A member of the 1993 World Trade Center bombing conspiracy, Hampton-El was convicted in 1996 with the “blind shaykh,” `Umar `Abd al-Rahman, and others in connection with the “Day of Terror” plot against New York City landmarks. […]
I could find no mention of Hampton-El after that. Presumably he’s either dead or sitting in a federal prison somewhere.
The SPLC wrote an article on them as well back in 2002. It too mentions Hampton-El, his time in Afghanistan, and his involvement with the 1993 WTC bombing. Included is discussion of Jilani (sometimes spelled Gilani in other articles). There was also a bunch of stuff about white supremacists & the NOI, but my eyes were starting to glaze over by the time I got to that part so I quit reading. A quick search only returned the report linked to above along with three other articles in which JF was only mentioned in comments, not the articles themselves.
Last but not least, the ADL wrote a profile on them 22 years ago, back in 1993 (PDF). A search of the ADL’s website returns five additional articles, all from their archives with the most recent being from 2002. I only skimmed the articles, but they seemed primarily concerned with antisemitism—not surprising since that’s a big part of the ADL’s mission. I don’t know if the absence of more recent articles means they have ceased expressing such things, but I would assume so since the ADL isn’t shy about pointing out antisemitism. In any event, antisemitism—as noxious as it is—isn’t tantamount to terrorism.
So who should we believe? The scaremongers from The Clarion Project and Fox News? Should we make an assessment based on old reports by the CTC, SPLC and ADL, or do we listen to current local law enforcement in SC, NY and TX who say there’s nothing to be concerned about? I obviously can’t answer that for you, all I can do is share what I’ve found and point out that it seems the group and its communes have been largely quiet & law abiding for quite some time now.
I’m sure there’s more that could be dug up, not the least of which is info on the websites & organizations dedicated to demonizing Muslims and pushing fear (and the connections between them), but I have a life and a full time job, so the info above is all I have time for right now.
That’s all. For now…
P.S. Let me kow if you find any typos and I’ll correct them in the AM. I’m to tired to proofread right now. TIA.
Right wing columnist, and former presidential candidate Gary Bauer has spent some time and come up with some questions that he would like to get the 2016 Democratic presidential nominees to answer. He apparently thinks they’re really smart and that liberals would have trouble answering them. I’m not running for president, and I don’t feel like I would be the most qualified person for the job. That said, I’m still going to have some fun answering each of them.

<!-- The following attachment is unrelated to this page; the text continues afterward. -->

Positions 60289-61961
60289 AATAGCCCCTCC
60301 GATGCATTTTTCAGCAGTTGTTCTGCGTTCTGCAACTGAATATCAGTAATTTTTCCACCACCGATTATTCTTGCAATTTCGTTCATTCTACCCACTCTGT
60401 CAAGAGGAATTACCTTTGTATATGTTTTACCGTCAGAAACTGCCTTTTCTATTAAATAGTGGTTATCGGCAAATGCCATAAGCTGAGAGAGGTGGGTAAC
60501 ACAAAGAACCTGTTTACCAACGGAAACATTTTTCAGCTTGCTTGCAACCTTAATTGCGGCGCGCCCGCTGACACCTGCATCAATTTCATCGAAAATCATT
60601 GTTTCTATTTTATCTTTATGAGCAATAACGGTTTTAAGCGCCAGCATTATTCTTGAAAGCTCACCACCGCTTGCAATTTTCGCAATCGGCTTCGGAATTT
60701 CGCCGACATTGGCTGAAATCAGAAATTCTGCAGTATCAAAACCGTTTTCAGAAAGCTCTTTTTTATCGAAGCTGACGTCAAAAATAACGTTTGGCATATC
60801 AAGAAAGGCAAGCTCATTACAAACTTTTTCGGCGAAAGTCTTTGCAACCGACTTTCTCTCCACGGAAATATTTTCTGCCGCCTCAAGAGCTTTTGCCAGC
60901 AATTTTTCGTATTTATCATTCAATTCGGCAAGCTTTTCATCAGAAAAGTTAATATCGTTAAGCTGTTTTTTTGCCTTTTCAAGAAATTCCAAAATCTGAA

The 2016 presidential campaign season has begun in earnest, and so has the season of presidential gotcha journalism — at least it has for Republicans.
Gotcha journalism is the attempt by journalists to ask questions that make interview subjects seem uncompassionate, incompetent or otherwise unqualified for office.
Sometimes, gotcha questions really do reveal a lot about the candidate — their values, policy prescriptions and other things that provide citizens with a window into their character or competency.
More often, however, gotcha questions aren’t directly relevant to the duties of the office the candidate is seeking and thus are seen as coming from a hidden agenda.
Ironically the fact that you would even consider asking many of the questions you came up with, especially given how you worded some of them, shows us that you’re not really that compassionate yourself. Personally I’m glad you won’t be running for office, and I hope that none of the GOP candidates that think like you win in 2016.
I’ll confess to a degree of ambivalence when it comes to political gotcha questions. Perhaps it is because I recognize that they are disproportionately asked of conservative candidates, and meant only to embarrass them.
You should actually be embarrassed by the fact that you would even consider asking a presidential candidate some of the questions you want to ask. Spoiler alert, as you might have guessed by my title, many of them are going to be really stupid.
Recently, Republican presidential candidates have been asked whether they would attend a same-sex marriage, whether they believe in evolution, and whether they would outlaw contraceptives. Before that, there were gotcha questions about infidelity, the use of illegal drugs, and which newspapers they liked to read.